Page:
The basic principle of the disposition of the perforated plates explained in conjunction with FIG. 1 is also retained in the second illustrated embodiment of FIG. 2. There, the pole element orifices 1' and wall plates or parts 3' of one separation hole field TL are respectively constructed in the form of a perforated-plate-like fine structure in such a manner that the attenuation of field lines in the hole region results in local gradient fields H2, which exert repulsive forces upon paramagnetic particles p flowing in the direction of the hole axis 1.0 and which exert attractive forces upon correspondingly inflowing diamagnetic particles d, as symbolized by the arrows F'm, so that the core branch flow d flowing through the pole element orifices 1' is enriched with diamagnetic particles d, while on the other hand the branch flow p bypassing in front of the pole element orifices 1' is depleted of diamagnetic particles or enriched with paramagnetic particles. As in the first illustrated embodiment of FIG. 1, once again it is advantageous for the hole defining edges 1.1' to be rounded off on the inflow and outflow sides, as shown. The separation modules analogous to those of FIG. 1 are given reference symbols MO1' and MO2' in FIG. 2. Once again, a separation tube TR comparable to the configuration of FIG. 3 can be assembled from these individual modules. The advantage of such a separation tube, formed of the modules MO1' or MO2' is in particular that the production of the flow guiding matrix PK/3' is more economical than that of the flow guiding matrix of FIG. 1, because only the remaining portions of a ferromagnetic perforated plate serve as the pole elements PK' and more specifically, no nozzle elements are provided in the FIG. 2 embodiment.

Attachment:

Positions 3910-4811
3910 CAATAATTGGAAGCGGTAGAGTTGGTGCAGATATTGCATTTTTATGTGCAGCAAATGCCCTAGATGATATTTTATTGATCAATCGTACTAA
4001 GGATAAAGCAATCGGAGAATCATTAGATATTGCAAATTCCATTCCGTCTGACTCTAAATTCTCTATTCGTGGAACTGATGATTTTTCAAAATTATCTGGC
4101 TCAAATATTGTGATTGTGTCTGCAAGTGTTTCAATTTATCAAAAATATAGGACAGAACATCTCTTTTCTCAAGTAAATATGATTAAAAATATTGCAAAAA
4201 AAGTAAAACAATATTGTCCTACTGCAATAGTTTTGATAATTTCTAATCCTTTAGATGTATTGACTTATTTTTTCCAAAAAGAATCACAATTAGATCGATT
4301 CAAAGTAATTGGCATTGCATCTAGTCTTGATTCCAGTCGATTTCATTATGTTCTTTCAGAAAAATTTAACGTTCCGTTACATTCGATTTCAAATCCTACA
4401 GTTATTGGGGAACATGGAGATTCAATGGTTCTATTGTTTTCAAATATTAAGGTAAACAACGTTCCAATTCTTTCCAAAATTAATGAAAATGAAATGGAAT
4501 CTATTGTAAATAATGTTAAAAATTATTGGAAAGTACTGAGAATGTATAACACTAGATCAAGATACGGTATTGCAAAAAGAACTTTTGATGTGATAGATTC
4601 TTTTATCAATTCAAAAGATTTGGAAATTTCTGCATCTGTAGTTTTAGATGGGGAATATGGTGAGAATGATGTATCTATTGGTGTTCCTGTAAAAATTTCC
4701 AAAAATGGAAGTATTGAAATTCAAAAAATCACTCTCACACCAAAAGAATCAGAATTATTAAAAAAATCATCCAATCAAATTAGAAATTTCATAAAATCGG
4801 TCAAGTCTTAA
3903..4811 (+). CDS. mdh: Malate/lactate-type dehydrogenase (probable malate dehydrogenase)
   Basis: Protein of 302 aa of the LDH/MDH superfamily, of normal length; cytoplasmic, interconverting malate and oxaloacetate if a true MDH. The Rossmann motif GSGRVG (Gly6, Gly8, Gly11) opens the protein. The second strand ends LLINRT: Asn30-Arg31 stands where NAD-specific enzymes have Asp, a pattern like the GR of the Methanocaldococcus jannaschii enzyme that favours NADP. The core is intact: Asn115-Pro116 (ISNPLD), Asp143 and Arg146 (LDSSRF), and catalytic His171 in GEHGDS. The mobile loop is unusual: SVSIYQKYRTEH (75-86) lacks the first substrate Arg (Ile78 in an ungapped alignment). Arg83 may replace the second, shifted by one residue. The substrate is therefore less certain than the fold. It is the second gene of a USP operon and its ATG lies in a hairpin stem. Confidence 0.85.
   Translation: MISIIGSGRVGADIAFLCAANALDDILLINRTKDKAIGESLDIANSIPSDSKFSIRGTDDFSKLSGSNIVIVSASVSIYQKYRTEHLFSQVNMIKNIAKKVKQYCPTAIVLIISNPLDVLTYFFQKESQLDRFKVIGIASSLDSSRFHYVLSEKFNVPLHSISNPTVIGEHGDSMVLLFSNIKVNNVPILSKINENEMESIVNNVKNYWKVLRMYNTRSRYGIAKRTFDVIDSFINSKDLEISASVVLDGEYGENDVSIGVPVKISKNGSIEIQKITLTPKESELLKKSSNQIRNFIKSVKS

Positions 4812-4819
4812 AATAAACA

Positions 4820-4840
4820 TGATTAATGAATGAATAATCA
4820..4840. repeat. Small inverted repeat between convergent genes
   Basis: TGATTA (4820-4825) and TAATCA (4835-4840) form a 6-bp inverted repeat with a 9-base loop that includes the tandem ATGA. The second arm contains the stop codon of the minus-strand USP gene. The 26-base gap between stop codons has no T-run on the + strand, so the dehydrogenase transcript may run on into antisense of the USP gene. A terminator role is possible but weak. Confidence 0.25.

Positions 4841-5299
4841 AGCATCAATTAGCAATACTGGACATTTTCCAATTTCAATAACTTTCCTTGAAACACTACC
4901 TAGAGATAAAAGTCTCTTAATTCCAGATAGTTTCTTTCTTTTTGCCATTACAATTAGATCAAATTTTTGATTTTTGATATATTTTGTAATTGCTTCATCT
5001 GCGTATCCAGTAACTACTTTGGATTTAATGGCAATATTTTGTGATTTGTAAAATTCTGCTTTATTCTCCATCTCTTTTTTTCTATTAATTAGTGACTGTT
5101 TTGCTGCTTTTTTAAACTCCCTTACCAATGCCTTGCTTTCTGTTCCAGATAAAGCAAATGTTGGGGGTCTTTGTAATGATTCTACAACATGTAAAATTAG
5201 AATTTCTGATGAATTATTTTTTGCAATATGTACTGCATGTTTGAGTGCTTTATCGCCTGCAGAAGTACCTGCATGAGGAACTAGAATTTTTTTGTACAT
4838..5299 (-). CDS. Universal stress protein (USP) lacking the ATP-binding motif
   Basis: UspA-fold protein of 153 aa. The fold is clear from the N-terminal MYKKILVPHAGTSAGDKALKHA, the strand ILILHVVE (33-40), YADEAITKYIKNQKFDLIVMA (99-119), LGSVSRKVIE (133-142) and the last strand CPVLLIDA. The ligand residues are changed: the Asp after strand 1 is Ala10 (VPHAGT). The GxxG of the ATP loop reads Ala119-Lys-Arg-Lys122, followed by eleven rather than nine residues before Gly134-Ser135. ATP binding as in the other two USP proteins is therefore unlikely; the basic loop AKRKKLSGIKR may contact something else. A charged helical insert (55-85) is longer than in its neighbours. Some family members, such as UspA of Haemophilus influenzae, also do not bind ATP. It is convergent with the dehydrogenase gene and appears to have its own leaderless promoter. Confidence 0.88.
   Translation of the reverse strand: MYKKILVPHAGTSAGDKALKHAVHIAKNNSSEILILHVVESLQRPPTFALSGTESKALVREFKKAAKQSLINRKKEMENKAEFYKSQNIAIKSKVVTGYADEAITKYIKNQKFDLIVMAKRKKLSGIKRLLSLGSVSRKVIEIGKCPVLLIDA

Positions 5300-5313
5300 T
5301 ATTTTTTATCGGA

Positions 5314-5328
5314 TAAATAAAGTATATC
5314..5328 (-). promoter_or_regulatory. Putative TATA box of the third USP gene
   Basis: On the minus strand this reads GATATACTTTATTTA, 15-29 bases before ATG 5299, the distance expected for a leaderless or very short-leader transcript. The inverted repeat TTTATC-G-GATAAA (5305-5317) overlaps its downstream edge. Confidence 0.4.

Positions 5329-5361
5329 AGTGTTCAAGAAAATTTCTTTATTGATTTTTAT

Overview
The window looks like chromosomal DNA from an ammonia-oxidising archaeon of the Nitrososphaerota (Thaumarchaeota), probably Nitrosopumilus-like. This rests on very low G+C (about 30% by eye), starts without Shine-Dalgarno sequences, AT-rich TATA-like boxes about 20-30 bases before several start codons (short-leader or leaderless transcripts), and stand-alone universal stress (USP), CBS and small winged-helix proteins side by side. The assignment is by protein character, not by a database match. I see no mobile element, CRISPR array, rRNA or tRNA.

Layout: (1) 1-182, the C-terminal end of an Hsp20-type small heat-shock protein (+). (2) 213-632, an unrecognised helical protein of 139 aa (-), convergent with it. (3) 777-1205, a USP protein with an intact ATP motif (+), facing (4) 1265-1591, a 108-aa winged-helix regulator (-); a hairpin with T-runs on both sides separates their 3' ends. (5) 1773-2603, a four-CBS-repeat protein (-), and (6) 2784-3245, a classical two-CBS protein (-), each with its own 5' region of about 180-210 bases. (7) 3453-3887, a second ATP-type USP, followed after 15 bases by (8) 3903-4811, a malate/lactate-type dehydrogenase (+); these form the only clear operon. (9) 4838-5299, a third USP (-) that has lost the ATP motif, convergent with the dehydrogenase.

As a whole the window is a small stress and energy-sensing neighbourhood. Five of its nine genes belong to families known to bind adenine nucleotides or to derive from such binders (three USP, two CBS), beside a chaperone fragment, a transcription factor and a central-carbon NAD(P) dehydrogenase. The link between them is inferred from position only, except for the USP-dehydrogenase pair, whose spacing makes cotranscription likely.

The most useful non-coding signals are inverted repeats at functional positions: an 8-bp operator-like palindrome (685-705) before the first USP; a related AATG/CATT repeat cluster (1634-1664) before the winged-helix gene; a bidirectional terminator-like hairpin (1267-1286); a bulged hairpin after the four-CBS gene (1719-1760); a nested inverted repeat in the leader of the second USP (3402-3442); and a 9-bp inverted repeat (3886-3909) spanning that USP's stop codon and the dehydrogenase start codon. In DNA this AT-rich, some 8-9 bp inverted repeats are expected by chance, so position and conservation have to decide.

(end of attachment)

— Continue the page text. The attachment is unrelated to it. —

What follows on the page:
As already indicated, a single separation tube TR of FIG. 3, if it is provided with a suitable housing for supplying the particle-laden fluid flows A and for removing the two fractions M (the fraction enriched with paramagnetic particles) and NM (the fraction enriched with diamagnetic particles), is already capable of functioning, although it lends itself more to laboratory or experimental use. For commercial purposes, it is recommended that a multiplicity of separation tubes TR, as shown in FIGS. 5-7, be united in an axially parallel configuration into one separation tube field and combined, together with a container 100 surrounding the separation tube field into a separation canister TK. The container 100 has at least one common primary feed line or pipe fitting 11 on the top thereof and both first and second primary collecting lines 60, 70 on the bottom thereof. The descriptions of FIGS. 5 and 6 are virtually identical except for the fact that the primary feed line 11 in FIG. 5 is centrally connected to the separation canister, while on the other hand the primary feed line 11 of FIG. 6 is connected eccentrically with respect to the axis of rotation of the canister. FIGS. 5-7 do not show a high-power solenoid or magnet MM which is provided.